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2013 Mets Outfield Trade Targets: The Oakland Athletics

After acquiring Chris Young from Arizona, Billy Beane has a glut of outfielders. Is there a chance that the student can help the mentor?

Centerfielders: the new market inefficiency?
Centerfielders: the new market inefficiency?
Thearon W. Henderson

In this space a few days back, we previewed a number of possible Arizona Diamondbacks outfield trade targets, as they were a team who'd made it known that they had outfielders to deal. Not even 24 hours later, the Diamondbacks cleared up some of their outfield logjam by dealing centerfielder Chris Young to the Oakland Athletics as part of a three-team trade. Surprise!

With Young now out in Oakland, however, the upstart A's suddenly find themselves with their own overabundance in the outfield. We all know about the history between Sandy Alderson and A's GM Billy Beane, so perhaps the two sides can come to an agreement on a deal this offseason. In the chart below, you'll find the six Oakland outfield trade candidates:

Name Age 2012 BA/OBP/SLG 2012 fWAR Career fWAR 2012 wOBA Contract Situation
Josh Reddick 25 .242/.305/.463 4.8 6.6 .326 Pre-arb, not arb eligible until 2014
Coco Crisp 32 .259/.325/.418 2.9 26.9 .324 $7 million in 2013 with $7.5 million team option for 2014
Chris Young (with Arizona) 29 .231/.311/.434 2.8 16.3 .325 $8.5 million in 2013, $11 million team option for 2014
Yoenis Cespedes 26 .292/.356/.505 3.1 3.1 .368 $8.5 million in 2013, signed through 2015
Seth Smith 29 .240/.333/.420 1.4 7.7 .325 Arb eligible, made $2.41 million in 2012
Brandon Moss 28 .291/.358/.596 2.4 2.7 .402 First time arb eligible


While there's no Justin Upton level superstar here, Reddick and Cespedes are the closest to that echelon. Both are young, both are cost-controlled for a number of seasons (Reddick for 4 years, Cespedes for 3, albeit at a much higher rate), and both can hit for power. Considering the fact that we're talking about the unpredictable Billy Beane, Reddick or Cespedes probably aren't completely untouchable but you'd have to imagine that it'd take an extreme overpay or a star level talent to pry one of them from Beane's grasp.

Brandon Moss mostly spent time at first base this season, but he has corner outfield experience in the minor leagues. Once upon a time, Moss was a highly-touted prospect in the Red Sox system but he never hit enough in his prior big league trials. After crushing the ball for AAA Sacramento, the A's called him up and he hit 21 home runs in under 300 plate appearances. It was a breakout season for him, though at age 28, he'd certainly be a risk if you're the team trying to acquire him. If he could be had on the cheap, he'd be a worthwhile gamble with that kind of power but the A's would be foolish to deal him for nothing after what he did this season.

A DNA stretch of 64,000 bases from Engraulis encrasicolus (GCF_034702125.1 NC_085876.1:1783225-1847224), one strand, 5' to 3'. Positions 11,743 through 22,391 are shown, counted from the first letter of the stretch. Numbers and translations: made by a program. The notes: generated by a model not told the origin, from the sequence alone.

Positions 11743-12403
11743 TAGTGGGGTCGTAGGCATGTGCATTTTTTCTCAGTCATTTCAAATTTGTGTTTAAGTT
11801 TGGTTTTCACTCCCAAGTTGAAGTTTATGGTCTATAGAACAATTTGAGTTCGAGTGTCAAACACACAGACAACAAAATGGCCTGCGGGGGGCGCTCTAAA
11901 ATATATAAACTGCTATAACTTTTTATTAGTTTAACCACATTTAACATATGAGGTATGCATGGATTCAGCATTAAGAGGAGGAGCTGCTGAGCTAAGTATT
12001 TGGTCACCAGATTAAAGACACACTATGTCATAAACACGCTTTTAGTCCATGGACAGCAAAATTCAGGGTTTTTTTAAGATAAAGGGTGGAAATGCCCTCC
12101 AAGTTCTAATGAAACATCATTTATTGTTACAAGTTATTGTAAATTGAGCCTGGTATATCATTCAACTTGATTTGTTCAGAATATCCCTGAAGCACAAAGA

That leaves us with Smith, Crisp and Young. We reviewed Young in the Diamondbacks preview and nothing has changed with him, other than his current employer and perhaps how he's valued. It wouldn't be terribly surprising to see Beane flip him to another team this offseason, though it might make more sense for him to deal away Smith or Crisp instead. Smith, the former Rockie, is a lefthanded hitter who plays corner outfield and the defensive metrics tend to say he's a better left fielder than right fielder (career +2 DRS in LF, -12 in RF). He's a well above average hitter against right handed pitchers, sporting a career .283/.361/.503 line against them but his biggest issue is a major platoon split. In fact, he's only had 283 at bats against lefties over his 5+ season career (compared to nearly 1400 against righties). Considering the Mets' needs, that does not seem to bode well for him, though he would be a fine lefty half of a platoon if acquired. Still in arbitration, he'll be affordable and the platoon split issue and the fact that he's a corner guy should limit his trade value to the point where it shouldn't take a ton to get him in a deal.

In contrast, the veteran switch-hitting center fielder Crisp may fit the Mets' needs better. The defensive metrics place him at about scratch in center over the last few seasons. Offensively, he'd fill a large hole at the top of the lineup, allowing Ruben Tejada to shift into the second slot in the batting order. Crisp walks an adequate rate (right around 8% for his career) and though he only has a career .329 on base percentage, he does add some moderate doubles power, 5-10 home runs, and speed (he was 39/43 in stolen base attempts in 2012 and rarely gets thrown out). Crisp turns 33 in a week, which is a bit of a concern considering his skillset and the fact that the Mets should be looking for younger players who can contribute past 2013. In his defense, he has a team-friendly option for 2014 and shouldn't cost a lot to acquire.


The A's have an interesting glut of outfielders to deal from but it doesn't seem like there's an obvious standout choice here. Cespedes or Reddick would be nice acquisitions but the chance that either one gets dealt or that the Mets have enough to tempt Beane to deal them seems slim. Moss is probably too risky unless he can be acquired for very little and with the numbers he put up in 2012, Oakland has no reason to sell low on him right now. Smith would be a nice lefty half of a platoon but two of the Mets' deficiencies are a lack of righthanded bats, followed by lack of an actual center fielder and Smith's acquisition wouldn't remedy either of those. That leaves us with Crisp and Young, likely the two best realistic options available from Oakland. I'd imagine that if you liked Young with Arizona, you probably still like him now but Crisp could be very useful and would add the more traditional leadoff hitter dynamic that the team didn't have in 2012.